“We’re an entertainment company first,” said Tipograph. “All of our hosts have an improv comedy background. We created this environment where the twenty-something girl in Ohio will watch infomercials back to back without it coming off as advertising.”

MikMak has raised $3.2M in seed funding to date from high-profile investors such as VaynerMedia and United Talent Agency, pointing to a unique combination of interest from both the media world and entertainment industry.

Solve Problems, Create Opportunities

Tipograph sees MikMak solving pain points unique to women, similar to other women-led companies such as Birchbox and Rent the Runway.

“Only women would have known to reinvent the business model where women could rent dresses instead of buying them,” Tipograph said of Rent the Runway.

According to Tipograph, a key factor in her success was the relationship she created with GAP’s former CMO, Seth Farbman (now at Spotify). As a senior male in a female-dominated clientele market, Farbman recognized Tiopgraph’s fresh perspective to bring new energy and strategic thinking to his division.

“He understood the battle that he needed to fight in order for me to be successful,” said Tipograph.

At the time, GAP was experiencing a decade of declining sales. When Tipograph started, the average customer was a 47-year-old woman buying elastic jeans. Tipograph was hired to lower the average age of the customer and drive digital growth to connect with a younger generation.

During her time at GAP, Tipograph and her team had knocked a decade off the age of the average consumer and diversified their purchases.

Becoming a Risk-Taker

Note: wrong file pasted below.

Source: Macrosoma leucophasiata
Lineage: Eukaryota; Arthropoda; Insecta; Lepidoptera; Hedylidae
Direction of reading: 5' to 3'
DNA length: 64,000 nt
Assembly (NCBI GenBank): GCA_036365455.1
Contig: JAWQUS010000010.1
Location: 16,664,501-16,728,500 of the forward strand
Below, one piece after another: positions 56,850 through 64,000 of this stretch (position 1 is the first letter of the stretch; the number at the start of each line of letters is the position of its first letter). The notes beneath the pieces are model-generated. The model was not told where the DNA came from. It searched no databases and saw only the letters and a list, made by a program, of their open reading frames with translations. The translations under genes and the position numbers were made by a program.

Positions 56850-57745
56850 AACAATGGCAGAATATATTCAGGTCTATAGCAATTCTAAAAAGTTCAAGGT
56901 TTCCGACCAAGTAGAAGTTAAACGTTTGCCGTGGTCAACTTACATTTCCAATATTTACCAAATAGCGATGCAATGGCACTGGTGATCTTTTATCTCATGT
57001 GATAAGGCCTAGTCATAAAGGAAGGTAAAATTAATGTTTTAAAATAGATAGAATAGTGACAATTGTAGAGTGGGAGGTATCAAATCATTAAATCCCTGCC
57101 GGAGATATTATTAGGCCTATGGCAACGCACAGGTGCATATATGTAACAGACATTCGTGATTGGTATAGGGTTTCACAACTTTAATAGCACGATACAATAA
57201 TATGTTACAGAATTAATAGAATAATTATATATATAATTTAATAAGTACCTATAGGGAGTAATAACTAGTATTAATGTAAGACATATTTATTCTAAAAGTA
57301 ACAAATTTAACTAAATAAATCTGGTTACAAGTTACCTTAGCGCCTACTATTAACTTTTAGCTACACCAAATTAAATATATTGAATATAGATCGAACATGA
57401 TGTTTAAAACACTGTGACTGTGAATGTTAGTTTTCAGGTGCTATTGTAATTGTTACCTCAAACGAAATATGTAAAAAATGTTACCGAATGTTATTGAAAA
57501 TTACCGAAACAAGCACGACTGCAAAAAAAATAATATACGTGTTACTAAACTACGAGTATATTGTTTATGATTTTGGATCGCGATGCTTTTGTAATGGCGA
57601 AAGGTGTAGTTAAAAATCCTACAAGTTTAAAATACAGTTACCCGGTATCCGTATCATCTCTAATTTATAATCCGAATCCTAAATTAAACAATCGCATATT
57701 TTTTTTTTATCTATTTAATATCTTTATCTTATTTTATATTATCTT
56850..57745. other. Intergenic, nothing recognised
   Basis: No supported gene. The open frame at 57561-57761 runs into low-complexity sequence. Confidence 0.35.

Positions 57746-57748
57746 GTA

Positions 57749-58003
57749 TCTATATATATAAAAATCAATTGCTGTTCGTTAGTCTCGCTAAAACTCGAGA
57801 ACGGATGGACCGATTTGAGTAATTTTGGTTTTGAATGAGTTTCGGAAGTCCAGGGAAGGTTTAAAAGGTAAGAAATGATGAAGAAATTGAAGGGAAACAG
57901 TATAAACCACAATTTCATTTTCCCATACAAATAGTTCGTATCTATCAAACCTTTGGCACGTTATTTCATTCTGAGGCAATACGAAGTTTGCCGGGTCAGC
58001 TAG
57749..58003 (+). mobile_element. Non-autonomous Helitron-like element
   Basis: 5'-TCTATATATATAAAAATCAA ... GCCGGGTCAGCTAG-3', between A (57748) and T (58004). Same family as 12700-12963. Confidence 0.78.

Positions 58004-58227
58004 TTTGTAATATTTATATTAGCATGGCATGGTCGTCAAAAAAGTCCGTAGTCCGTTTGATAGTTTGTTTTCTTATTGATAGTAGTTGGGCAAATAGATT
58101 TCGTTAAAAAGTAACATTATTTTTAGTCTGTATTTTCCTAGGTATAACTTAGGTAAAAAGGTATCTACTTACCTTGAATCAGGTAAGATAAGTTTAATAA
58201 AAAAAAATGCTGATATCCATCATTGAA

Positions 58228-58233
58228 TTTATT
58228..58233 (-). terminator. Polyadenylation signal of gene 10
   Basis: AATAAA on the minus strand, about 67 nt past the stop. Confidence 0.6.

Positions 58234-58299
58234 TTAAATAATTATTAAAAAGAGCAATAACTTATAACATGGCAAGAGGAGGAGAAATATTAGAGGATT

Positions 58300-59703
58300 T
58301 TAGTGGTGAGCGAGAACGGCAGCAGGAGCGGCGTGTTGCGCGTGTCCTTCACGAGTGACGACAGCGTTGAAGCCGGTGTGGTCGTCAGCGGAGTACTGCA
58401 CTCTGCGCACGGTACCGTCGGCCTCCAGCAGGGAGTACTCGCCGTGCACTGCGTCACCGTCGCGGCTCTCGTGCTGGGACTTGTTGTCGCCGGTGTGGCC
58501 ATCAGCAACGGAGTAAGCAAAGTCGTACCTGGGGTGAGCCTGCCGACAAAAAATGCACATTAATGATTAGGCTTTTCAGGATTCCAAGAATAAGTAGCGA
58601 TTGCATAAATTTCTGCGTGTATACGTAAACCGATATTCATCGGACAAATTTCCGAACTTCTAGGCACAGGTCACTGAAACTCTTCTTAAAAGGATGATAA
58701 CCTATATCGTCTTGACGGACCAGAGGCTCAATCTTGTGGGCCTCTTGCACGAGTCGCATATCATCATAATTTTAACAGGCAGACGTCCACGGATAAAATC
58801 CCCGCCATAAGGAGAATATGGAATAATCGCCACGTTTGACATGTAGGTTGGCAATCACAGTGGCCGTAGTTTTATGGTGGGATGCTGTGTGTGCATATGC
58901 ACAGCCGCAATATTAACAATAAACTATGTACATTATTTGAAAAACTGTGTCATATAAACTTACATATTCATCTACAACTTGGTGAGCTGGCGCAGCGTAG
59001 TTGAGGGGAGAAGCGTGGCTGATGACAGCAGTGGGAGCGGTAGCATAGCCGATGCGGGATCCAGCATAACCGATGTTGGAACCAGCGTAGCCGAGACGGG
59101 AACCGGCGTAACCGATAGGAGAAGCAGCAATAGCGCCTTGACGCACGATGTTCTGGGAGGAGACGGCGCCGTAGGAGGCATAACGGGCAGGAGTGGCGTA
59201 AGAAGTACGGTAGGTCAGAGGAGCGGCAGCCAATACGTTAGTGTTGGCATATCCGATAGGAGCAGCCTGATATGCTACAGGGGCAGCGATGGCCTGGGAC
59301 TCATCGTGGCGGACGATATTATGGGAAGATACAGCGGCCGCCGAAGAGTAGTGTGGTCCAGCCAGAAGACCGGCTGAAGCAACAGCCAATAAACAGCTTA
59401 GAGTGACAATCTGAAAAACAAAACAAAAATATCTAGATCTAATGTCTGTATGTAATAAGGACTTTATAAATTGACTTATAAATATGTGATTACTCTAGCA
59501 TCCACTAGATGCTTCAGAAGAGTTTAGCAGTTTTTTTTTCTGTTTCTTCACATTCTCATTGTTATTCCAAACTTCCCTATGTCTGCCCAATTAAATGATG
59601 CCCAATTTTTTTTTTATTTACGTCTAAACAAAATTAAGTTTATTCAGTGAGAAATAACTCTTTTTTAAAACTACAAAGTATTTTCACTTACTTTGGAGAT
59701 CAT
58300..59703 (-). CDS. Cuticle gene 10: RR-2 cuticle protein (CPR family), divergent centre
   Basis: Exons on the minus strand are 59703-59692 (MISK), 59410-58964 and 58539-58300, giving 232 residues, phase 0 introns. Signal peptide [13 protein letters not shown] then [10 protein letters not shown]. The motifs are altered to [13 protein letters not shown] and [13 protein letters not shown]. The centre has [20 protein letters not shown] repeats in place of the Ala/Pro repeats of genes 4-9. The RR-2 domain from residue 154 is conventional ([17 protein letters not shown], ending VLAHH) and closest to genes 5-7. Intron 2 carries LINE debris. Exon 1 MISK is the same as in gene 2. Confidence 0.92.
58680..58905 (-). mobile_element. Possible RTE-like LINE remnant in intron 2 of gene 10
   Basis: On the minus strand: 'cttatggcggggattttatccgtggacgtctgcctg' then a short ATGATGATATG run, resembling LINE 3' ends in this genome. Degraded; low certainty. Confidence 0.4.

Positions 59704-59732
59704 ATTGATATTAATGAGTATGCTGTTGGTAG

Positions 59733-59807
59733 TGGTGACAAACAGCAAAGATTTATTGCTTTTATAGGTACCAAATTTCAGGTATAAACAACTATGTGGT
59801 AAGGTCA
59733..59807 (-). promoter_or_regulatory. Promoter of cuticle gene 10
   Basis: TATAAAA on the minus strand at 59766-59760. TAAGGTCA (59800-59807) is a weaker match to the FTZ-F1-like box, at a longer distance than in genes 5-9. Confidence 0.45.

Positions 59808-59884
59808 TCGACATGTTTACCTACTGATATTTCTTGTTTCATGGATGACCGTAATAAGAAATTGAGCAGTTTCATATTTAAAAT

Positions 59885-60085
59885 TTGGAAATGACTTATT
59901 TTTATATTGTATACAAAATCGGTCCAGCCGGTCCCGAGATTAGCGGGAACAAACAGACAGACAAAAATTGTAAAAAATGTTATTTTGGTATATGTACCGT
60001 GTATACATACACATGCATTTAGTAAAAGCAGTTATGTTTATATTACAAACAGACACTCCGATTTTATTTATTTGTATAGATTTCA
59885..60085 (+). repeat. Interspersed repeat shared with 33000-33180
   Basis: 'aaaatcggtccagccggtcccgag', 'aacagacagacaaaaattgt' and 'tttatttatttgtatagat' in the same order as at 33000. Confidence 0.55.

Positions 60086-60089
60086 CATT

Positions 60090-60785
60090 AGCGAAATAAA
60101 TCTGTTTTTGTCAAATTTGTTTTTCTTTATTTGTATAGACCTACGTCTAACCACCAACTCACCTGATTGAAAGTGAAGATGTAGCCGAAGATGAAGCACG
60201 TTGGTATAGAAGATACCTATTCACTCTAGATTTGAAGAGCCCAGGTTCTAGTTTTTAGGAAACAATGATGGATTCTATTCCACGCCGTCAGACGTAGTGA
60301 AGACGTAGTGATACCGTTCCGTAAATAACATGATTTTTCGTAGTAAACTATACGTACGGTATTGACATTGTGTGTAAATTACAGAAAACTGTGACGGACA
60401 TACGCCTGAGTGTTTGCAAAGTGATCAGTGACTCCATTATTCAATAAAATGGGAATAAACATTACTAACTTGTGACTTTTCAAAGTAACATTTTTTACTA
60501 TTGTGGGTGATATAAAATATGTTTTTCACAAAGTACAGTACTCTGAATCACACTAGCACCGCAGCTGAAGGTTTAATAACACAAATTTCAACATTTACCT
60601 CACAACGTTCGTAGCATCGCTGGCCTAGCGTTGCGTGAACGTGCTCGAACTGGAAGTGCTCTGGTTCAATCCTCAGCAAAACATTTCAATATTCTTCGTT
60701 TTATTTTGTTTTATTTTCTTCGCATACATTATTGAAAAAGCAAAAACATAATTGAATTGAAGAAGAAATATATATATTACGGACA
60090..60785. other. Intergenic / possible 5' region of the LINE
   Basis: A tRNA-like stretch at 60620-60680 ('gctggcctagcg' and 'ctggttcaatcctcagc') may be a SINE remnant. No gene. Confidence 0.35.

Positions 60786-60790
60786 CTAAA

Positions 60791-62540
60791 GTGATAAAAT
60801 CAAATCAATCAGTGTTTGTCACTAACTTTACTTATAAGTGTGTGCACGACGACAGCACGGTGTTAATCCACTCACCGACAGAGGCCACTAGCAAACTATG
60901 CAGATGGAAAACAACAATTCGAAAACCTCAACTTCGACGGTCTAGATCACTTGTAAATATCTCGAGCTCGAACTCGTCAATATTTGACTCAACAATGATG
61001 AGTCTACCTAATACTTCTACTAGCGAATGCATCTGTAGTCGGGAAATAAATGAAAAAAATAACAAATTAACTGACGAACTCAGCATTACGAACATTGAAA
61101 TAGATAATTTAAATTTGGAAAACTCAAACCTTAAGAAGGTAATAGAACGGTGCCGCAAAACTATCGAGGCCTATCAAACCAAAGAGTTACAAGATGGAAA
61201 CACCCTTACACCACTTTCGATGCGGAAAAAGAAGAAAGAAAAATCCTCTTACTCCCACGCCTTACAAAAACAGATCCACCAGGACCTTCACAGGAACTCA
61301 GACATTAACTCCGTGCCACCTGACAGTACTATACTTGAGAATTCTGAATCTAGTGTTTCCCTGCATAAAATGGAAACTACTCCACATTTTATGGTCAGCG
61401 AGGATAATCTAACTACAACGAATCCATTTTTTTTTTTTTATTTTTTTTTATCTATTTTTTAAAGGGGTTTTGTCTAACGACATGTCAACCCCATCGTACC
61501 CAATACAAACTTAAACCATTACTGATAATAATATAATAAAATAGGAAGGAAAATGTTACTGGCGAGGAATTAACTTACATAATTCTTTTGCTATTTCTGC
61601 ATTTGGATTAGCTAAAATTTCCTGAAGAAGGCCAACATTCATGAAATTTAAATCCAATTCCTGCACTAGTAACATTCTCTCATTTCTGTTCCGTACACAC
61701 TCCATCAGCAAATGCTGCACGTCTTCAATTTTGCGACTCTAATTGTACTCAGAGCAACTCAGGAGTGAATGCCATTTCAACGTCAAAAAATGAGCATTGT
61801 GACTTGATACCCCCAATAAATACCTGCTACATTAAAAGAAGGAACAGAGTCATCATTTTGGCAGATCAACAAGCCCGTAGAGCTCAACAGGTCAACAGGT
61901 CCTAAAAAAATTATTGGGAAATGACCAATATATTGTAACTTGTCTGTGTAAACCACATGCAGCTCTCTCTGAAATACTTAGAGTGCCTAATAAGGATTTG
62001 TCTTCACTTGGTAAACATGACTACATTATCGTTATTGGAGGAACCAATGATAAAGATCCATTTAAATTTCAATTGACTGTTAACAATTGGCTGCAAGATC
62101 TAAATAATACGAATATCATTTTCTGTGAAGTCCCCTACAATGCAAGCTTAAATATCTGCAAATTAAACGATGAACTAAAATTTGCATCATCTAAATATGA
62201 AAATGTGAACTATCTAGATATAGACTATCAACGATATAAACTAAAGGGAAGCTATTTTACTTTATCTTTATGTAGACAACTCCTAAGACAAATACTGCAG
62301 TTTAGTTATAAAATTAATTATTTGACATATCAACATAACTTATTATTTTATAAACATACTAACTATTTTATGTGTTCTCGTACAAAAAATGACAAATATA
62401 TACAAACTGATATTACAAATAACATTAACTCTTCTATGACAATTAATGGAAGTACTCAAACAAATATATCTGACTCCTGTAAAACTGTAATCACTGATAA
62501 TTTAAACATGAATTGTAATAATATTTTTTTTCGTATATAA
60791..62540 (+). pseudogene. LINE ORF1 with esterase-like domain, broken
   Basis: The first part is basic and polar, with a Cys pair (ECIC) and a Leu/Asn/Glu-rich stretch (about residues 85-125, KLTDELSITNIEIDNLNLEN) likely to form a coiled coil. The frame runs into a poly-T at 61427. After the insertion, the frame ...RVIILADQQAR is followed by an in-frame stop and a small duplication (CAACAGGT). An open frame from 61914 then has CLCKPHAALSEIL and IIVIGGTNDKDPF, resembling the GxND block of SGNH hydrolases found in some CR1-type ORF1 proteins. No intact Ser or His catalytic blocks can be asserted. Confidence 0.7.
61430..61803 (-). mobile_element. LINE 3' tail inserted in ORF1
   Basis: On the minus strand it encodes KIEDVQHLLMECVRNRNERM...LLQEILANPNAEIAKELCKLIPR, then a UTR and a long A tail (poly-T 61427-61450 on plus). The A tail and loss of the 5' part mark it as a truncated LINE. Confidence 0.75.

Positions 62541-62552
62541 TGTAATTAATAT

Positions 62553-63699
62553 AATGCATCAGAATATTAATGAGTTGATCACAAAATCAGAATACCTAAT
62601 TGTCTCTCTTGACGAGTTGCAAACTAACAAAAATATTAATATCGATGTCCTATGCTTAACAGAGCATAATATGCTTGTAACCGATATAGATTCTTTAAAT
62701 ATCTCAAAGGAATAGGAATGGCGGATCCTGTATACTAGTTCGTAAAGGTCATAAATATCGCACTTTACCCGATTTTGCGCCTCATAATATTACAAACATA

Tipograph’s advice for aspiring female entrepreneurs or women looking to join an early-stage tech startup is concise, yet takes on various meanings to the individual:  take risks.

“Changes in the landscape are allowing female entrepreneurs to rise and disrupt the ratio,” she said.

For those who don’t have a STEM background and are more business-minded like herself, Tipograph recommends the power of prototyping.

“Today there are plenty out-of-the-box solutions to allow you to get started and prototype your ideas,” she said. “I personally did that before I started my company. I took $5,000 from my pocket, and I built a prototype in 30 days.”

When hiring new talent for MikMak, Tipograph said that 80 percent of the candidates are male. She’d like to see more women step up and seize opportunities.

MikMak founder Rachel Tipograph
Tipograph encourages women to take risks — in retail or any business.

“I think the only way that we’re going to seriously change the ratio is if women can embrace an appetite for risk.”

Intel’s Mushahwar said women in top management positions remains at a paltry 9 percent, and retail is no exception.

“Although women make up almost half of our industry’s workforce — fewer than one in five executive officers and fewer than one in 50 CEOs in our business are women,” said Mushahwar, according to a report on women in retail.

“These numbers have barely budged in the past seven years. It’s time to re-examine the way we do business, because we can’t leverage the power of women’s leadership until we have more women leaders.”

Through her creation and leadership of MikMak, Tipograph is contributing to this shift in women influencers changing the face of technology on her own terms. She believes a confluence of technology innovation and a growing number of women empowered to bring their ideas to life will result in impactful new businesses.